Spider-Man for PS4 has a lot to live up to after the PS2's web-slinging success story

I’m a big fan of story in games. Though I understand good gameplay is key to creating a great game, it’s rare that I’ll place it over an engaging plot and a well-constructed narrative in my list of priorities for enjoyment. 

The exception to this not-quite-a rule, however, is the Spider-Man games. 

That’s why I’m finding myself much more interested in the news that combat and web slinging mechanics have been improved in the upcoming Spider-Man game for PS4, rather than the news that the game’s story will give me an insight into an older and more seasoned Peter Parker and be completely separate from the film. 

Why? Well, there are plenty of places I can go to get a good, exciting and well-crafted Spider-Man story but really I can only go to a game to be Spider-Man. 

Well, I mean I could also go to a lab where they perform genetic experiments on animals and hang around the spider department but the odds that I will get the results I want from that venture are web thin. 

Be the spider

I go to a Spider-Man game because I want to explore the highs and lows of New York at high speeds with control and fluidity like a city-slicking Tarzan. 

I get excited to play as Spider-Man because he takes down bad guys with a light-footed and sharp-minded finesse that doesn’t rely on having the biggest guns or the largest muscles. As diverse as games are becoming these days, that's still something of a rarity in combat.

Even in the Assassin's Creed games where I'm supposed to be some kind of knife-wielding shadow, more often than not I end up barreling into a room like a bull wearing a hood.

There have been a lot of Spider-Man games across a lot of different platforms. That’s plenty of opportunities to craft excellent web-slinging gameplay. It’s also plenty of opportunities to come up with some more creative game names than a straightforward 'Spider-Man'. 

The Spider-Man game that stands out to me most for achieving the former (but admittedly utterly failing when it comes to the latter) is Spider-Man 2 from 2004. It's this game that I want Spider-Man for PlayStation 4 to spiritually succeed.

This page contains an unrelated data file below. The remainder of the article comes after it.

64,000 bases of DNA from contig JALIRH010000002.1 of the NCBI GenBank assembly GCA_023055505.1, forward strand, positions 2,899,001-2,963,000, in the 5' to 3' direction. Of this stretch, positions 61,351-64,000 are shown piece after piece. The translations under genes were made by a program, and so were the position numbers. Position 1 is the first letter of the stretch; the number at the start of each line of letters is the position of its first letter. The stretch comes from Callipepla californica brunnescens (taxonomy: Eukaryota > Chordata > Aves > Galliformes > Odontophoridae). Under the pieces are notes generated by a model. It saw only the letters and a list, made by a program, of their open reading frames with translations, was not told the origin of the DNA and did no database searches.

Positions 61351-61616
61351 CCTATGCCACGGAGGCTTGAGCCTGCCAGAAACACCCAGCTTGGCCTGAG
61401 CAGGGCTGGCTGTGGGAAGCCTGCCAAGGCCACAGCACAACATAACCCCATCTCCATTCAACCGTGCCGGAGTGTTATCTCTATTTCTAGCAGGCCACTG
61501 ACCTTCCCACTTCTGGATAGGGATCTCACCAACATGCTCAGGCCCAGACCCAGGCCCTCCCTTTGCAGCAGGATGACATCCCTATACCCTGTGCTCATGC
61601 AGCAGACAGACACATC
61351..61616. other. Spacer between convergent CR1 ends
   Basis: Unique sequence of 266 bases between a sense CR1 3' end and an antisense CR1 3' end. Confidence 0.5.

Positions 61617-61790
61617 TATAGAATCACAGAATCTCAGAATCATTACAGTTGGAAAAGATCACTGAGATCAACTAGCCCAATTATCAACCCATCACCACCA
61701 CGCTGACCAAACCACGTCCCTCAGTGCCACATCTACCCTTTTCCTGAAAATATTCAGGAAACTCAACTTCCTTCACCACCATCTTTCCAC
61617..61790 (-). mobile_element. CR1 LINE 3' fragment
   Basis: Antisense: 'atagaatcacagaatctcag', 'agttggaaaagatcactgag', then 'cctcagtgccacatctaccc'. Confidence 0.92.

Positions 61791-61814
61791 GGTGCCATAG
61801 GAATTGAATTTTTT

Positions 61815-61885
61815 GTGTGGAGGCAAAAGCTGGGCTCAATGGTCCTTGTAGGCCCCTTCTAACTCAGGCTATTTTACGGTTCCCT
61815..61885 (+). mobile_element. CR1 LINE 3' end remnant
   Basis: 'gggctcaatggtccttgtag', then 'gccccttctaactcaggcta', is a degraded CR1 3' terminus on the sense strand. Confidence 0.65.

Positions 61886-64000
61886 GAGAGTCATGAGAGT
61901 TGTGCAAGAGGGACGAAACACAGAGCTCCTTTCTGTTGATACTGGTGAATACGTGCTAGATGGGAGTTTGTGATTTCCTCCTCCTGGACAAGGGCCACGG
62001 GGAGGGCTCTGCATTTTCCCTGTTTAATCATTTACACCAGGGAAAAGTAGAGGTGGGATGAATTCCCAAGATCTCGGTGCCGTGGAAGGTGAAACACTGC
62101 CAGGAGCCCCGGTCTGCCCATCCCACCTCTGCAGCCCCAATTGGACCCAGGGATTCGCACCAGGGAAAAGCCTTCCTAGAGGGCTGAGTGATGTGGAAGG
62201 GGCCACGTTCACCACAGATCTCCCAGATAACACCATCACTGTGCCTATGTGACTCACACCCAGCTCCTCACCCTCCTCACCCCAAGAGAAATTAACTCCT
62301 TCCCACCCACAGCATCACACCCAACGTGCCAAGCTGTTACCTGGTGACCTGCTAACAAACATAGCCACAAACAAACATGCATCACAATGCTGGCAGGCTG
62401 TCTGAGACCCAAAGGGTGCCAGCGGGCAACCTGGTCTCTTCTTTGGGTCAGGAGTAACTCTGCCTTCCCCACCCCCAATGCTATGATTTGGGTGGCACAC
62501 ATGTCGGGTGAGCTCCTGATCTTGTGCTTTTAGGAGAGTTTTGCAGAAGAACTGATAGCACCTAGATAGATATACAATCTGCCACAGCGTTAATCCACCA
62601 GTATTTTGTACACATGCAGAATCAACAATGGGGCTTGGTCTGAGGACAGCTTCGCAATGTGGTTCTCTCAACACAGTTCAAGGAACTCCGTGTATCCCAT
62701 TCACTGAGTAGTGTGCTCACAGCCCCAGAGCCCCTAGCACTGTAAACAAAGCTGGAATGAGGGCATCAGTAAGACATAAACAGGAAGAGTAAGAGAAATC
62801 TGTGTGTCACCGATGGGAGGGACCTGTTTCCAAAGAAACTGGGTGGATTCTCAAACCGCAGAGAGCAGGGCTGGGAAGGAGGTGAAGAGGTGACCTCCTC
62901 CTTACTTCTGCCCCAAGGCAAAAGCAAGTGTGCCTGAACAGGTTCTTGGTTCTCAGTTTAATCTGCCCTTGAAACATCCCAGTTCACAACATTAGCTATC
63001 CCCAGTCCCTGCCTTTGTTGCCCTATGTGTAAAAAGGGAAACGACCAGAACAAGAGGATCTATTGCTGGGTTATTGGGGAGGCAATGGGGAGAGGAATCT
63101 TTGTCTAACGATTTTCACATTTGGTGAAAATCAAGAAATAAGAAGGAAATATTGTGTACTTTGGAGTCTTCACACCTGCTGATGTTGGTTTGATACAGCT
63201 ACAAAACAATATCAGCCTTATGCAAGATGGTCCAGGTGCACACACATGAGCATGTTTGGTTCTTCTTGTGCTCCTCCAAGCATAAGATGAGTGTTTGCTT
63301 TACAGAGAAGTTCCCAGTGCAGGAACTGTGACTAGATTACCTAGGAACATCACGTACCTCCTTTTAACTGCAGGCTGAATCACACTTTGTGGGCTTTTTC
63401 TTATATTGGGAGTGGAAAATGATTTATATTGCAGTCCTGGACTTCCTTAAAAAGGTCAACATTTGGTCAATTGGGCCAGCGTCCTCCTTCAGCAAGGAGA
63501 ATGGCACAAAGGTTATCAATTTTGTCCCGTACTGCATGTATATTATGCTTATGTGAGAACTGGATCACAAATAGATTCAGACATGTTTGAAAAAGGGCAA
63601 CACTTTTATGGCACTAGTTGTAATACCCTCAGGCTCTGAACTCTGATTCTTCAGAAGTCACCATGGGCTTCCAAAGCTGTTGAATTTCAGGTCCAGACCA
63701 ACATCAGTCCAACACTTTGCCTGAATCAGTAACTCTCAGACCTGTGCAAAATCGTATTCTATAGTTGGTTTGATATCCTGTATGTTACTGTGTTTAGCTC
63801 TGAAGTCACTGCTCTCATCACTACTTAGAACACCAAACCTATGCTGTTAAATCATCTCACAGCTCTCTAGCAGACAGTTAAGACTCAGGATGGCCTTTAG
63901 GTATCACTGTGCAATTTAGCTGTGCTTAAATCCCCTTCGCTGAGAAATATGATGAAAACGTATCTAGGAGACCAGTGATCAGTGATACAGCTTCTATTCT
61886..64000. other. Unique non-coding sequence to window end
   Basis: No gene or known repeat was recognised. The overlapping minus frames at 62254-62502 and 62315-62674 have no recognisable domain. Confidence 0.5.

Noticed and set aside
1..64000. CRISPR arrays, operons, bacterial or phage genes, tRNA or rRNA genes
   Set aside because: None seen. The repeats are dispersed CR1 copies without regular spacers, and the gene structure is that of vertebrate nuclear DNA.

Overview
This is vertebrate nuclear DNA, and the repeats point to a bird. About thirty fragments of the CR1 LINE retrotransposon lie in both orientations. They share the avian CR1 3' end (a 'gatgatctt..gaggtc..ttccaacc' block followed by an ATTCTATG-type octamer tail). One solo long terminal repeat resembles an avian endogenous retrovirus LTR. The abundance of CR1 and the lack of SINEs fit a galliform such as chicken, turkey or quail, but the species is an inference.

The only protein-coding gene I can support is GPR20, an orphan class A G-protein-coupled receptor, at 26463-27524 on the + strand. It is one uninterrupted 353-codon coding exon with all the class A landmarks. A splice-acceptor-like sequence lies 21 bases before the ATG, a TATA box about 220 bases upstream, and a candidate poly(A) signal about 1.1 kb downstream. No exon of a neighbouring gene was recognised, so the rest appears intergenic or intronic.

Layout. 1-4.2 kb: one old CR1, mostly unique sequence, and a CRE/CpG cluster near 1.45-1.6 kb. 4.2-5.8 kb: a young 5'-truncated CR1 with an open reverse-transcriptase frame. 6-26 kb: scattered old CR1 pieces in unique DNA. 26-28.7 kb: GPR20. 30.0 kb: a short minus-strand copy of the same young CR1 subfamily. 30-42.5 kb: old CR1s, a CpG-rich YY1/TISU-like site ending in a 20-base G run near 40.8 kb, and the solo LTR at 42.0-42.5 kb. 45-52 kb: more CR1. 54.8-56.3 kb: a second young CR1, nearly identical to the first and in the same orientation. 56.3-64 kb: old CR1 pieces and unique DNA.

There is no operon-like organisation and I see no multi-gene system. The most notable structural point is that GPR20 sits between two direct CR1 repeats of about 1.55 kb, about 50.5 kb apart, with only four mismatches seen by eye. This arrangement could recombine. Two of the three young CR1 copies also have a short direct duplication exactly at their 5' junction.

Spider-Man 2 was released on GameCube, PlayStation 2 and Xbox and it made the most of the increased processing power of these systems to open up Peter Parker’s New York for exploration in a way we hadn’t seen before. 

Gone were the side-scrolling beat ‘em ups of the 90s and the 3D but conveniently cloudy streets of the original PlayStation game. Spider-Man 2 was swinging in after Grand Theft Auto III as a great example of where the open world genre was going.

Into the open world

Though I first played it on PlayStation 2, I recently played Spider-Man again on GameCube. The first time I played the game in 2004 I hadn’t been to New York and it was essentially the only way I ever saw myself being able to see the Statue of Liberty, never mind scale it. 

I have since visited New York (I know, check me out) but playing again I was just as impressed. A little less awestruck, certainly, but still impressed by the realism, scale and level of detail that Treyarch achieved with the game. 

Though the visuals are outstanding, it's the actual experience of playing the game that makes it so exhilarating. Web-slinging feels like an actual skill. It's incredibly satisfying to see a web you fire connect with a building and support your weight and it's fun to leap from tall buildings and free fall before saving yourself at the last minute.